The first time we meet Yitro, Yitro also hears about a great salvation. Chapter 2 verse 17, “Vayavo ha-ro’im vaygarshum vayakam Moshe vayoshi’an.” Moshe saved the daughters of Yitro from harassment at the hands of these shepherds. Interestingly, the word ‘saving,’ “vayoshi’an,” is the same word that later on is used to describe the way God saved the Jews. After the great victory over Pharaoh’s armies at the Red Sea, the words of the Torah that sum it all up, “vayosha HaShem et-Yisrael mi-yad Mitzraim,” God saved the Jewish people from Mitzraim. Here too, we have that word, except this time, Moshe is the savior.
There is a kind of irony here of course. The daughters of Yitro will describe Moshe as an ‘ish-Mitzri hitzilanu mi-yad ha-ro’im,” they tell their father. An Egyptian man saved us from the hands of the shepherds. An Egyptian man does the saving the first time around, the second time around, it is God doing the saving from the hands of Egyptian men. Of course the first time around, the Egyptian man is Moshe, who comes upon these women and saves them. Yitro hears about them and says, “lama zeh azavtem et-ha-ish?” Why did you just leave them there? “Kirenu lo vayochel lechem,” call him and let’s eat bread together. Fascinating!
In both stories, what we might call it Yitro 1 and Yitro 2, Yitro hears about a great act of salvation and then make a feast. And who does he invites to the feast? He invites the savior to dine. In Yitro 1, Moshe saved his daughter. He invites Moshe to dine with him. In Yitro 2, God has saved the Jewish people and Yitro offers offerings to God, invites God to dine, so to speak, with everyone, to rejoice with everyone. But there is only one difference between the stories.
You see, in the first story, Yitro makes this big feast and he invites the savior. But the second time around, someone didn’t come to the feast. Moshe himself didn’t come to the feast. Moshe was doing something else. He was judging the people. And Yitro became angry at him. What are you doing? You are supposed to be at the feast! Why wasn’t Moshe there? If we look at the next event in both Yitro 1 and Yitro 2 we may understand. Because what happens in both stories, what happens in Yitro 1? After Yitro hears the great news of how his daughters were saved, after he makes this great feast and invites everyone to join, the next thing that happens is “vayoel Moshe lashevet et-ha-ish vayiten et-tzipporah bito l’Moshe,” he gives Tzipporah, his daughter, to Moshe in marriage. The savior marries the saved. Well what’s going to happen in Yitro 2? After Yitro hears about the great act of salvation that God performed for the Jews, after Yitro convenes a great feast to celebrate it, the next thing that should happen is the savior is going to marry the saved, and in fact, the very next thing we experience is Moshe judging the people. Why? Why is he judging them? Why are you doing this all alone? Yitro says. I am doing it, Moshe says, because it’s not just a menial administrative task. “Ki-yavo elai ha-am lidrosh Elohim.” The people are coming to seek out God! This isn’t just about administering small claims court. “Ki-yihyeh lahem davar,” whenever the people have any sort of dispute, “ba elai u’shafat’ti beyn is u-beyn re’ehu,” I come and I judge between one person and his fellow, “v’hoda’ati et-chukei Ha-Elohim v’et Torato,” and I make known the laws of God and his Torah. You see, the disputes between people aren’t just about the disputes. It’s about the people’s way of reaching out to God.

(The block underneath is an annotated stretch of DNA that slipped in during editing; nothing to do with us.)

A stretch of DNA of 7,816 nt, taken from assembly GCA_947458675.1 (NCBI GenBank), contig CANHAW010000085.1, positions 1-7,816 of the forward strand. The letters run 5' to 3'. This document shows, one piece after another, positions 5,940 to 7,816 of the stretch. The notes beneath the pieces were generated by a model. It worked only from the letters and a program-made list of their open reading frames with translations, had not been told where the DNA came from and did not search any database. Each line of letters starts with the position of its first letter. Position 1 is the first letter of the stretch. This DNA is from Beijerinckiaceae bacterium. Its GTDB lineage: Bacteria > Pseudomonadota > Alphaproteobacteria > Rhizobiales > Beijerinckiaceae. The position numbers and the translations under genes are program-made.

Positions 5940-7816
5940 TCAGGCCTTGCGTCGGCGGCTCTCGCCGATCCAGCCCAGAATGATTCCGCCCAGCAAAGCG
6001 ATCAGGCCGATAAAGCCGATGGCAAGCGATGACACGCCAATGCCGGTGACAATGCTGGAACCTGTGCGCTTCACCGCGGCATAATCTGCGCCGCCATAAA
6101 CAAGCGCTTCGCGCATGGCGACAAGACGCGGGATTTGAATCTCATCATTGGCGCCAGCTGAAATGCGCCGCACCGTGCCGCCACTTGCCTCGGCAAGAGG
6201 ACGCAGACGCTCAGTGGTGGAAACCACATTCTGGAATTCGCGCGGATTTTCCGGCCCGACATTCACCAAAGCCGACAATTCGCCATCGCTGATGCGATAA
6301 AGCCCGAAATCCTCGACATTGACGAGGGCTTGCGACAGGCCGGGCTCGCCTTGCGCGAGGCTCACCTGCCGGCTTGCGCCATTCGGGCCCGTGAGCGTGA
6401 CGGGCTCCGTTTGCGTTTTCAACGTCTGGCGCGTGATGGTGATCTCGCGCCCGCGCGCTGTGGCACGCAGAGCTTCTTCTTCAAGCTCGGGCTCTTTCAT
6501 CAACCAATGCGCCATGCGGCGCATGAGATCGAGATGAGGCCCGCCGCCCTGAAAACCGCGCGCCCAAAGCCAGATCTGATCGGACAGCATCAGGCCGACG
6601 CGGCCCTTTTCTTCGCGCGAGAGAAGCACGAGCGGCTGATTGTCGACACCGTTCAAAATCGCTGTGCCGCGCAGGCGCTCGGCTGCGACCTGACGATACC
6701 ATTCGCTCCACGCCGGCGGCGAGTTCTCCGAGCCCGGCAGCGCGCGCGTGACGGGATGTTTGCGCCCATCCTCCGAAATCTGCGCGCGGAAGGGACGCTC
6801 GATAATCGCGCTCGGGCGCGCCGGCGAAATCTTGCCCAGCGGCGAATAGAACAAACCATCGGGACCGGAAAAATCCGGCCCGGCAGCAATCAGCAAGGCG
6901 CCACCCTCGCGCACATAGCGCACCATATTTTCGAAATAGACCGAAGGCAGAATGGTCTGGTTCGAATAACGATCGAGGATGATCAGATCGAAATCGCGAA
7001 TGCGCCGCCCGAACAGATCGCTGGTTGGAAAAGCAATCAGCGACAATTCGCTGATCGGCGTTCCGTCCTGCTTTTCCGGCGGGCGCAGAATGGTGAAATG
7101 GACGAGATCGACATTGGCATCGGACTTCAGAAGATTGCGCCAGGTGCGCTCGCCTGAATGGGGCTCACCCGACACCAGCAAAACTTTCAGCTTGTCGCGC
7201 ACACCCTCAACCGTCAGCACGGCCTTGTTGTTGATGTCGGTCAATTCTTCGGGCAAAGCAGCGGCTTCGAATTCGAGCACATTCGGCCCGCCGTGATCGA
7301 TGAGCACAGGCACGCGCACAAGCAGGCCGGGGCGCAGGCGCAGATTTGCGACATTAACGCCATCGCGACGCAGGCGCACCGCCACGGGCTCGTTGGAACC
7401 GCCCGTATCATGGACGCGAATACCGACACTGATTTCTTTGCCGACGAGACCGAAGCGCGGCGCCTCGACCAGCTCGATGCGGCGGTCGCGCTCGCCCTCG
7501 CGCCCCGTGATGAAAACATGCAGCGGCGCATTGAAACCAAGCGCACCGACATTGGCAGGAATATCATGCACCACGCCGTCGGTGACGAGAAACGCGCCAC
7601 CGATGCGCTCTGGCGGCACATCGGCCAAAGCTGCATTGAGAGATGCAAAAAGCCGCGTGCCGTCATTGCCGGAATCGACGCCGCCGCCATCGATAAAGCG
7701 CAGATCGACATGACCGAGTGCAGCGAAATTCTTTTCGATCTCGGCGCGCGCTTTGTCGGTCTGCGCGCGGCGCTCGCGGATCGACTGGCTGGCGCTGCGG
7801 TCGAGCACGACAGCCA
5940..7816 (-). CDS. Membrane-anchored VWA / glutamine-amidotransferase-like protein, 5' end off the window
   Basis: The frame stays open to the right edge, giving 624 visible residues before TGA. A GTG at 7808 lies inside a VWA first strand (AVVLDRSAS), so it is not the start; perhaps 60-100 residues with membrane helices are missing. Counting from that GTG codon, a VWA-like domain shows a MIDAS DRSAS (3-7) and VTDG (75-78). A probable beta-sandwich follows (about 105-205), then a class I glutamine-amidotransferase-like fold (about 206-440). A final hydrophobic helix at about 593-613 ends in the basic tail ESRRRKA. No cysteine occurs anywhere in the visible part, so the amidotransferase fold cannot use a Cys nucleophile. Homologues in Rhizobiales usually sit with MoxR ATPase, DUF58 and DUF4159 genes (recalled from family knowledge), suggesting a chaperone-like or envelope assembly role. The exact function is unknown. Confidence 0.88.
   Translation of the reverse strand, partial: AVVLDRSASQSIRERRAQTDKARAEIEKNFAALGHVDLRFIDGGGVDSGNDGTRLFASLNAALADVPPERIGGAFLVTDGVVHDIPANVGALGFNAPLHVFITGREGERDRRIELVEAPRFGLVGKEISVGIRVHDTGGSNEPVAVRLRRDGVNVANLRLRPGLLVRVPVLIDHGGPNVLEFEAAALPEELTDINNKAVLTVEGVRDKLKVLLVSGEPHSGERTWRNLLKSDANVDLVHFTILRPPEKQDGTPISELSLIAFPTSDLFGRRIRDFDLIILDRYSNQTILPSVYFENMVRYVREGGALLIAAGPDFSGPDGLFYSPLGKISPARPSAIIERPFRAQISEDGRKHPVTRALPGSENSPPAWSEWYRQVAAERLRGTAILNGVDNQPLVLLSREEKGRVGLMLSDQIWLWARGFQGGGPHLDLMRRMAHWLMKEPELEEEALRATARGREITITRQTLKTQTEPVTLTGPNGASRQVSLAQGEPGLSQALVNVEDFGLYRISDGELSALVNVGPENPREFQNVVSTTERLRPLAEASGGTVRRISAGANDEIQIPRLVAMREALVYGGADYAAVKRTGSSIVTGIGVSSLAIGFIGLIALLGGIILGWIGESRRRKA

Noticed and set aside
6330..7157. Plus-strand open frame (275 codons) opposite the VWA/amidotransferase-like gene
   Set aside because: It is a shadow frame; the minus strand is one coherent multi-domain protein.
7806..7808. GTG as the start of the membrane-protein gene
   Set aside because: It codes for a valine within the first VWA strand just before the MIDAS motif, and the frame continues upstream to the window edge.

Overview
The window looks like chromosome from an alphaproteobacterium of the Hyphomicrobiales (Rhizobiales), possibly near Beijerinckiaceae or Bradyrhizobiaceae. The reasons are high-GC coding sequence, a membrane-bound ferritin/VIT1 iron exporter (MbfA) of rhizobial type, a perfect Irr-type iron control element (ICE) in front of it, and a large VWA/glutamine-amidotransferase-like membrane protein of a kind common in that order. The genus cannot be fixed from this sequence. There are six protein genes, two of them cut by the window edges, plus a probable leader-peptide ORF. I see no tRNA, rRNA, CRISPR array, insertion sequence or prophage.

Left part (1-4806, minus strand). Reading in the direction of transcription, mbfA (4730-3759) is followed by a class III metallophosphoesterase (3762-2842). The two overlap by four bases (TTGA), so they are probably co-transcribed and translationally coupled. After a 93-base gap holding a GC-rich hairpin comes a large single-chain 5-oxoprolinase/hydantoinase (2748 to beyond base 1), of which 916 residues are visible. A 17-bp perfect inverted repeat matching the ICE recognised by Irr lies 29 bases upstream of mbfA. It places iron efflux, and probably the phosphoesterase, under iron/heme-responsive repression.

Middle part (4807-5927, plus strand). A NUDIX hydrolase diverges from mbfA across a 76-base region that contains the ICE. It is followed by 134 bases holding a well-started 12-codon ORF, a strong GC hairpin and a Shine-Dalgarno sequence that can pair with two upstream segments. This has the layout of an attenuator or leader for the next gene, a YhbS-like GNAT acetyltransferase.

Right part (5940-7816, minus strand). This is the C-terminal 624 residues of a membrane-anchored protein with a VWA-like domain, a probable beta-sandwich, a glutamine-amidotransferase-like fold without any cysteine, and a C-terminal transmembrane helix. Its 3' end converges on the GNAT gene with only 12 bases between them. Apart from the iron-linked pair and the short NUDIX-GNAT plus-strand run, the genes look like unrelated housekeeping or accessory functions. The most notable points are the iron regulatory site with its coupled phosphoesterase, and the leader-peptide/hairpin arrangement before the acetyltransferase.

How do people bring God into their lives? People are mundane beings; God is so transcendent and spiritual. How do we bring the transcendent God in our mundane lives? We bring God into our mundane lives. Whenever there is a dispute, one person or the other, they’re excited; there is a chance to understand how God will look upon this. And when they understand that, they bring God into their lives. They’re coming, as Moshe says, “lidrosh Elohim,” to seek out God and I am facilitating that connection. When they get the resolution of the dispute—God’s view of what should be done—there is a connection made between God and man. In each story, Yitro hears about a great act of salvation. In each story, Yitro convenes a feast and breaks bread to celebrate that salvation, and in each story, the Savior marries the one that he saved. In the first story, Moshe marries the daughter of Yitro, and in the second story, God is the Savior, and the one God marries is the Jewish people and the ring is the Law.
Hi, this is Rabbi David Fohrman. I want to let you know I always love hearing your feedback. There is a little space for comment underneath these videos. Please take advantage of that. Leave comments that I or your fellow students can take a look at.
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35. Behaalotecha: A Guide For...Parenting? Part II
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42. Masei: Why Is The End of Bamidbar So Anticlimactic? II
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45. Part II: Eikev: What Does It Mean To Be A Good Person? (Premium)
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51. Ki Teitzei: Answer
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53. Ki Tavo: Answer